The first Baroque buildings were cathedrals, churches and monasteries, soon joined by civic buildings, mansions, and palaces. Being characterized by dynamism, for the first time walls, façades and interiors curved, a good example being San Carlo alle Quattro Fontane in Rome. Baroque architects took the basic elements of Renaissance architecture, including domes and colonnades, and made them higher, grander, more decorated, and more dramatic. The interior effects were often achieved with the use of quadratura, or trompe-l'œil painting combined with sculpture: the eye is drawn upward, giving the illusion that one is looking into the heavens. Clusters of sculpted angels and painted figures crowd the ceiling. Light was also used for dramatic effect; it streamed down from cupolas and was reflected from an abundance of gilding. Solomonic columns were often used, to give an illusion of upwards motion and other decorative elements occupied every available space. In Baroque palaces, grand stairways became a central element. Besides architecture, Baroque painting and sculpture are characterized by dynamism too. This is in contrast with how static and peaceful Renaissance art is.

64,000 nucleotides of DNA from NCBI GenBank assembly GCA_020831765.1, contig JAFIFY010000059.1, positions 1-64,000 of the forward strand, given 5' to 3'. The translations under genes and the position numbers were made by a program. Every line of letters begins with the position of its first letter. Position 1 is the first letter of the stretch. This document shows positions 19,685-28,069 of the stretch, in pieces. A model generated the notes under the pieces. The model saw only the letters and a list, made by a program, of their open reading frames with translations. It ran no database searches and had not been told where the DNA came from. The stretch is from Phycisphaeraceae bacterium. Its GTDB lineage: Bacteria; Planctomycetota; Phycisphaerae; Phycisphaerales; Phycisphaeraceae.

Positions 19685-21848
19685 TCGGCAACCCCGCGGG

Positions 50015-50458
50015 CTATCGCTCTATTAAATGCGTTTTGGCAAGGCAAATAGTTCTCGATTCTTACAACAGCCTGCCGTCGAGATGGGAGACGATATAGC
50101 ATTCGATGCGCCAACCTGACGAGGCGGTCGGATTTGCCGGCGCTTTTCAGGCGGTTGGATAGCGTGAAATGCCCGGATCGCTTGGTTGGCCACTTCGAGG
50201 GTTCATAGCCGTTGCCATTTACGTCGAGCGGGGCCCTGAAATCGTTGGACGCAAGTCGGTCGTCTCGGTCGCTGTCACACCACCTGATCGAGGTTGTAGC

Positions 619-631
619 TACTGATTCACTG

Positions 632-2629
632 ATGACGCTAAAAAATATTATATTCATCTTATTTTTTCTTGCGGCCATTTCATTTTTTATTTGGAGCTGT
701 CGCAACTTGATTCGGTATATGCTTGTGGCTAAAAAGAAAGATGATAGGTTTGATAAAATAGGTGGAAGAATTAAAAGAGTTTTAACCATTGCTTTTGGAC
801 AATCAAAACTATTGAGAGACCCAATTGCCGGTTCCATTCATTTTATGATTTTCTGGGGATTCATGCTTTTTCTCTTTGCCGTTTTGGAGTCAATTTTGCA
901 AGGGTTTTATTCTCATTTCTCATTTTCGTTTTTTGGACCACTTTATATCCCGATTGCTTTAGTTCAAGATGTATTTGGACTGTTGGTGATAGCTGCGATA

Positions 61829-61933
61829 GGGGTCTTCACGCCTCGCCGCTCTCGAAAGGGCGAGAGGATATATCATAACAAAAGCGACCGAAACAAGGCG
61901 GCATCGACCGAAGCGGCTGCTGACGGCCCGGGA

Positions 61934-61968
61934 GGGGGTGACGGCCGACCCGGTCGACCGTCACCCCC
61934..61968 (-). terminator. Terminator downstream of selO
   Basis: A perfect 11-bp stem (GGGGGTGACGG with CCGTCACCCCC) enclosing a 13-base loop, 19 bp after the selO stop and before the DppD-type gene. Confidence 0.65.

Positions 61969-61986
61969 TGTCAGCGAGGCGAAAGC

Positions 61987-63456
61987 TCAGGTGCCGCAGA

Besides the building itself, the space where it was placed had a role too. Both Baroque and Rococo buildings try to seize viewers' attention and to dominate their surroundings, whether on a small scale such as the San Carlo alle Quattro Fontane in Rome, or on a massive one, like the new facade of the Santiago de Compostela Cathedral, designed to tower over the city. A manifestation of power and authority on the grandest scale, Baroque urban planning and renewal was promoted by the church and the state alike. It was the first era since antiquity to experience mass migration into cities, and urban planners took idealistic measures to regulate them. The most notable early example was Domenico Fontana's restructuring of Rome's street plan of Pope Sixtus V. Architects had experimented with idealized city schemes since the early Renaissance, examples being Leon Battista Alberti (1404-1472) planning a centralized model city, with streets leading to a central piazza, or Filarete (Antonio di Pietro Aver(u)lino, c. 1400-c. 1469) designing a round city named Sforzinda (1451-1456) that he based on parts of the human body in the idea that a healthy city should reflect the physiognomy of its inhabitants. However, none of these idealistic cities has ever been built. In fact, few such projects were put into practice in Europe as new cities were prohibitively costly and existing urban areas, with existing churches and palaces, could not be demolished. Only in the Americas, where architects often had a clean space to work with, were such cities possible, as in Lima (Peru) or Buenos Aires (Argentina). The earliest Baroque ideal city is Zamość, built north-east of Krakow (Poland) by the Italian architect Bernardo Morando (c. 1540-1600), being a centralized town focusing on a square with radiating streets. Where entire cities could not be rebuilt, patrons and architects compensated by creating spacious and symmetrical squares, often with avenues and radiating out at perpendicular angles and focusing on a fountain, statue or obelisk. A good example of this is the Place des Vosges (formerly Place Royale), commissioned by Henry IV probably after plans by Baptiste du Cerceau (1545-1590). The most famous Baroque space in the world is Gianlorenzo Bernini's St. Peter's Square in Rome. Similar with ideal urban planning, Baroque gardens are characterized by straight and readapting avenues, with geometric spaces.